In statistics, statistical dispersion (also called statistical variability or variation) is variability or spread in a variable or a probability distribution. Common examples of measures of statistical dispersion are the variance, standard deviation and interquartile range.

A measure of statistical dispersion is a nonnegative real number that is zero if all the data are the same and increases as the data become more diverse (Wikipedia).

Dispersion Analysis is one of the most basics and powerful statistical analysis, allowing you to understand how homogeneous is a population or sampling you are analyzing. Why would that be important? Well, if we talk specially about digital analytics one of the biggest problems that that we love to use “average” (or even rates), average time on site, average pages per visit, bounce rate, etc. The problem with averages and rates is that you put in the same bag apples and oranges, driving you to very Inconsistent decisions. Disperse points can drive you to a wrong understanding of the reality, ergo, will make you make wrong decisions.

One way of analyzing dispersions is taking off the disperse points from the analysis. I mean, if most of your visits have an average pageviews per visit ranging from 8 to 15, and have some with just one pageview (maybe bounces if the can’t do any other measured action in that particular page) and you know those ones are non qualified visitors, you can just take them out of the analysis. It will allows you to analyze a more homogeneous set of data, effectively increasing the certainty of the decision making scenarios.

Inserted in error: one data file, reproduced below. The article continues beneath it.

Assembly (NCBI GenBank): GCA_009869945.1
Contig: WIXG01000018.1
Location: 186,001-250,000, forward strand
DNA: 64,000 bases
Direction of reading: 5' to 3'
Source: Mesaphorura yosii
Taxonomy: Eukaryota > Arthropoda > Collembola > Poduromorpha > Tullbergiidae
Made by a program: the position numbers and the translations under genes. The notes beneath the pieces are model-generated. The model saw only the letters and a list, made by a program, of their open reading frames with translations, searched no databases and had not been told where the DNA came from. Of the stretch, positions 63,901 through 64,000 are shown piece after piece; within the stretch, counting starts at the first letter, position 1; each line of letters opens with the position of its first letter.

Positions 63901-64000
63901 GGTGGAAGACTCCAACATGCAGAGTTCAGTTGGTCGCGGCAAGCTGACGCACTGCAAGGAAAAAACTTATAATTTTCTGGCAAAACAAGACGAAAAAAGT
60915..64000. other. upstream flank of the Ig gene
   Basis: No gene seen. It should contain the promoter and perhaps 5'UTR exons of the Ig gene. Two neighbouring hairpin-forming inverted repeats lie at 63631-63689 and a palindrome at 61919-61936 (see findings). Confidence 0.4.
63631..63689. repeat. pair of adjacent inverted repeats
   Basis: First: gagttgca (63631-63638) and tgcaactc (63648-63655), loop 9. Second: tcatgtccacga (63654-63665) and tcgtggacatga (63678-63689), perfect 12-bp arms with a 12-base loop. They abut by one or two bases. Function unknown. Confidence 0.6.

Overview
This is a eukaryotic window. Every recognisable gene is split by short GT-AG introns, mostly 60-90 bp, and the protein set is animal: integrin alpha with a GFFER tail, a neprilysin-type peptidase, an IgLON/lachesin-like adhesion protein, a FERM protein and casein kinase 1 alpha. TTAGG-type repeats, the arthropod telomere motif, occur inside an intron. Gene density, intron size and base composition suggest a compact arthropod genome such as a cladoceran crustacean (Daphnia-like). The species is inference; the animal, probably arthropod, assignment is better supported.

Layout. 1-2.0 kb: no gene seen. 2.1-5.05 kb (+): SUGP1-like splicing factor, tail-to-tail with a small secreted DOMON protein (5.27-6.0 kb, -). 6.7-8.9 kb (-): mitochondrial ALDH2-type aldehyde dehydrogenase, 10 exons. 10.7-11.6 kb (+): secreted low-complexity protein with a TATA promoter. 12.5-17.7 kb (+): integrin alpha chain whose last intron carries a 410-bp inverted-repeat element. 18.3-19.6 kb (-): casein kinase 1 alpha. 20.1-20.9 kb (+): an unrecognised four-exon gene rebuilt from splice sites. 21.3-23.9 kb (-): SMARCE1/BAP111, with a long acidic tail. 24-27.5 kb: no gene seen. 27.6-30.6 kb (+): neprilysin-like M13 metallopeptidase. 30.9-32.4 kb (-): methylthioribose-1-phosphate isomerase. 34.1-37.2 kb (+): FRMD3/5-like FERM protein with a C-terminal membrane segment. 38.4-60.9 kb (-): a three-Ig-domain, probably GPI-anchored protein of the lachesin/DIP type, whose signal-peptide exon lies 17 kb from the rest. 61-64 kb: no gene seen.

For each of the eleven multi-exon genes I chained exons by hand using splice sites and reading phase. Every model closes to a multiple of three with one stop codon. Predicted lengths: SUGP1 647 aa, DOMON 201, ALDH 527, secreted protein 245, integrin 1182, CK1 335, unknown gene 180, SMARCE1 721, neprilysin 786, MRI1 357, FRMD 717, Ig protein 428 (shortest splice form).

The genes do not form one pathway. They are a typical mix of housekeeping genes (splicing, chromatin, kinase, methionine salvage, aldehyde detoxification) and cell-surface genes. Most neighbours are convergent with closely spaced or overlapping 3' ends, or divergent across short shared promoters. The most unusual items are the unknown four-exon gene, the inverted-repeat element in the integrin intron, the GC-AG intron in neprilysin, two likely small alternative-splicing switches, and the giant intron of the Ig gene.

So, let’s do this in Google Analytics. In order to select a particular set of data we will use Advanced Segments.

1. Take the set of data you wanted to analyze. In this case, let’s take the above mentioned case, Average pages / visit.

2. Create a new segment that takes only the set of data you are looking for. In this simple case we will just select all the traffic but those that visited just one page.

3. Analyze the information with the new set of data. Take a look at the difference in the results with one and the other set of data.

Looks like a huge difference right? Is much more than that, you can avoid disperse points and having not a huge difference in the results but you have the certainty of using the correct information.